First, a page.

Colonel James Anderson House

James Anderson was one of Allegheny City’s successful businessmen before the great industrial boom caused by the Civil War. Anderson moved from Allegheny City to the Borough of Manchester where he built this fine mansion. Anderson was not only an early settler in Manchester, but took an active role in the development of the community and its institutions. Following his death, this residence became known as the “The Home for Christian Women”. During those years this great residence was nicely maintained. At present, the interior of Anderson’s home has been beautifully restored for hospice use.

Gertrude Stein House

While living as an expatriate in France during the years between the World Wars, Gertrude Stein wrote her autobiography. In the work she stated that she was born “…firmly in Allegheny City, Pennsylvania.” This is the house where the Stein family lived at the time of Gertrude’s birth. Daniel Stein and his brother were in business together at that time in Allegheny City and Pittsburgh. Within a year the family moved to California. The house has remained a single-family residence from the late 19th century to the present day. The exterior and interior were nicely restored and preserved in the 1980’s.

McCreery-Rooney House

This home was built for the McCreery family, who were the owners of one of Pittsburgh’s most celebrated and fashionable department stores. The tearoom at “McCreery’s” was known by generations of Pittsburghers as the place to meet while shopping downtown. This residence was preserved as the family home of Mr. and Mrs. Arthur J. Rooney. At present it is the home of Dan Rooney the owner and president of the Pittsburgh Steelers.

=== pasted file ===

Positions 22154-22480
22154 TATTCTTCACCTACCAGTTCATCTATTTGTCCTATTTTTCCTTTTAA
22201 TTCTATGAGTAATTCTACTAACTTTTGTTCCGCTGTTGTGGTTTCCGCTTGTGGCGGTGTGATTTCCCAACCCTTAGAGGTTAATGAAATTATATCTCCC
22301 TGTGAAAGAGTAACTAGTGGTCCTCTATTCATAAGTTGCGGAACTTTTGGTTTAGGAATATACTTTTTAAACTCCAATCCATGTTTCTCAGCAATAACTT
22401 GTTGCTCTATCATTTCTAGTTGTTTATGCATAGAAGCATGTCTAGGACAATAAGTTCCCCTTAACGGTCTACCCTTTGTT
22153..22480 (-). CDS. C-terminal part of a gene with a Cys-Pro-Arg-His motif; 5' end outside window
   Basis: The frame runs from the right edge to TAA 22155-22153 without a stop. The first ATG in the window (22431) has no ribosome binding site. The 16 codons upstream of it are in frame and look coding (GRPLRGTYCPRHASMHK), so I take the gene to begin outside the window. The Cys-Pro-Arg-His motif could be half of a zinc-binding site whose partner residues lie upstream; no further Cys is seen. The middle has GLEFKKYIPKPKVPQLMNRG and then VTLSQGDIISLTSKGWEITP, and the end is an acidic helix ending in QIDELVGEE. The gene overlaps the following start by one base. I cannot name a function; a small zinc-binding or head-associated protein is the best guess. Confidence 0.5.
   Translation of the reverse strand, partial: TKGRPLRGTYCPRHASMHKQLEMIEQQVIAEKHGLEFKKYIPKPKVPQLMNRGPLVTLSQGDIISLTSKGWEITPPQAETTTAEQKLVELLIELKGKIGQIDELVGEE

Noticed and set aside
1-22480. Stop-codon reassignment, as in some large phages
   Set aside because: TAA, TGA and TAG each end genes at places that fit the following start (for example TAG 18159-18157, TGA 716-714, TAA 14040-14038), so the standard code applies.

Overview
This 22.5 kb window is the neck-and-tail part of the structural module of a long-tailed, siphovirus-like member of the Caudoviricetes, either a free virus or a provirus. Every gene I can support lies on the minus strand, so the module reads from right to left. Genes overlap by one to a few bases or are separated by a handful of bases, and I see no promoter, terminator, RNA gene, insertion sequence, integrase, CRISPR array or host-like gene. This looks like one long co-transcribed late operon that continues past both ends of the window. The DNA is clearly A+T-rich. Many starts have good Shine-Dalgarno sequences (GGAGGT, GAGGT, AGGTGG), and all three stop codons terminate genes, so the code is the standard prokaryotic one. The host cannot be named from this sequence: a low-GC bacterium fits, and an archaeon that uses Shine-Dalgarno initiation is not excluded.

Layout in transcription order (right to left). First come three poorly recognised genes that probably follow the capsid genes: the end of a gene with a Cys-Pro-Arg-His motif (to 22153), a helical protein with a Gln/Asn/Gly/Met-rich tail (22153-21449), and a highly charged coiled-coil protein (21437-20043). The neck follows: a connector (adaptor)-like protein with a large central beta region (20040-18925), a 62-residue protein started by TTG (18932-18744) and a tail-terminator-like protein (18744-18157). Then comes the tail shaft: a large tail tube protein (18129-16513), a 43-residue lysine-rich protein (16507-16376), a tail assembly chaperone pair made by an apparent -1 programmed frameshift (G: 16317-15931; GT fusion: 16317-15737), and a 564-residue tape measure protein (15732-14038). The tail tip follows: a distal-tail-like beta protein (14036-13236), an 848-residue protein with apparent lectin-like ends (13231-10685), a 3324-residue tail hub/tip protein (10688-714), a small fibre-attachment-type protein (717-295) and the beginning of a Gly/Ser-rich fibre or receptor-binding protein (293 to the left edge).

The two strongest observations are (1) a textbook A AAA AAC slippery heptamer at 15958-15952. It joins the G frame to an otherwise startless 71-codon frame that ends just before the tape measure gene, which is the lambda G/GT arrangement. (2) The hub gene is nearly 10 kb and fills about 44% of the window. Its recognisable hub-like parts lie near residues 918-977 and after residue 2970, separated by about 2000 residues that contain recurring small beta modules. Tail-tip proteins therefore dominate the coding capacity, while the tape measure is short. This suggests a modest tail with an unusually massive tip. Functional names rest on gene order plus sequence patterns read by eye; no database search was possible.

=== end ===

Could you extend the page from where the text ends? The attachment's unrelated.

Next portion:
William Thaw Jr. House

William Thaw Jr. was a very successful son of one of the city’s most notable citizens. He and his wife, Elizabeth Dohrman Thaw, lived in this spacious home on one of Allegheny City’s most fashionable streets. Although the house was originally designed and constructed on a smaller scale, the Thaws expanded their home to its present dimensions. It is currently in use as an office for a design firm and the apartment home for several tenants.

William Penn Snyder House

James Van Trump, when writing about this residence in 1976, stated that it was “…particularly interesting for Pittsburgh as the city’s sole and very late example of a small town palace.” There are few brownstone structures in the city, and this one has been remarkably maintained; first as a residence of the Snyder family, and now as the headquarters of a major investment firm. Built to accommodate the automotive age, the garage was designed to accommodate several vehicles. A grand ballroom was located on the street level of the home, only a few steps from the interior driveway.

Byers-Lyons House

The firm of Alden and Harlow designed this double house for Alexander M. Byers and his daughter, Mrs. J. Denniston Lyons. The architectural style is unique in the city. The interior style of the Byers’ side of the house is high Victorian, in contrast with the Lyon’s side which is clearly Edwardian. At the turn of the century the art collection of A. M. Byers was one of the finest in Allegheny and Pittsburgh. The Community College of Allegheny County presently uses this building for their administrative staff. The college has shown dedication and commitment to preserving both the interior and exterior of this significant structure.